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Flaming Rhus

  • Flaming Rhus
  • Flaming Rhus
  • Flaming Rhus

Is there anything more dazzling than a Rhus typhina in full flame at this time of year?
This wonderful example in our village never fails to stop passers by.

I've heard it's not well-behaved as it self seeds and suckers freely. So good to choose your spot, by paving for example, where it cannot spread so easily; and remove any saplings that appear. It's also toxic if eaten and can aggravate skin conditions.

But those issues apart, it'll grow easily in most soils and aspects with full sun. And come the darker days of October, it'll do its brilliant burning thing.

I love it.

Comments (4)

  1. Grower

    Rachel the Gardener

    Gorgeous photos, Amanda!

    I love Rhus typhina (or Sumach), not just for the truly wonderful autumn colour, but for the oh-so-strokeable velvety bark on new shoots. Yes, they can be invasive, but if - as you say - you just pull up any new sprouts that you find, then it's quite easy to keep under control.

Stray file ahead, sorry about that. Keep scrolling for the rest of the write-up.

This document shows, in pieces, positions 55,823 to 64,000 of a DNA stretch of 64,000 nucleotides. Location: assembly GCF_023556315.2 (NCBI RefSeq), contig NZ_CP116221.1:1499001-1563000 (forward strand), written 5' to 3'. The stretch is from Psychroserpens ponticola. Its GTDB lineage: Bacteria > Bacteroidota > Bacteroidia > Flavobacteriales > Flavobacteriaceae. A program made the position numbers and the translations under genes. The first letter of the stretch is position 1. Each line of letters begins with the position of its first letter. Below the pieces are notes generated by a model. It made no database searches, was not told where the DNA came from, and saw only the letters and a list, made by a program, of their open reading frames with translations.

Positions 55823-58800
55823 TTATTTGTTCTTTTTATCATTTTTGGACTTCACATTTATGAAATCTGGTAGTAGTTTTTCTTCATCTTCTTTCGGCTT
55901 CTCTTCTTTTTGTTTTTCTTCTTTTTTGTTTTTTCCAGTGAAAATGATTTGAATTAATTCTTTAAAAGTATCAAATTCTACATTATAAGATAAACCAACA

I think it almost grows more from root suckers than it does from seeds!

  2. Grower

    Stafford Lake Nursery

    I quite like them, but they are rather invasive. Not something you see planted a great deal now, as they really don't grow very well in pots, even on the nursery, so are not that widely available any more. Viburnum 'Mariesii' is a favourite autumn colour plant for me, brick red. And I like Hydrangea quercifolia too.

  3. Grower

    Rachel the Gardener

    Ooh, I love Hydrangea quercifolia, one of my clients has a double-flowered one, it's lovely! I keep trying to layer it while she's not looking...

  4. Grower

    Kaye Jones

    Love Parrotia Persica (Persian ironwood) and Liquidambar too. Great pics, don't see Rhus often enough :)

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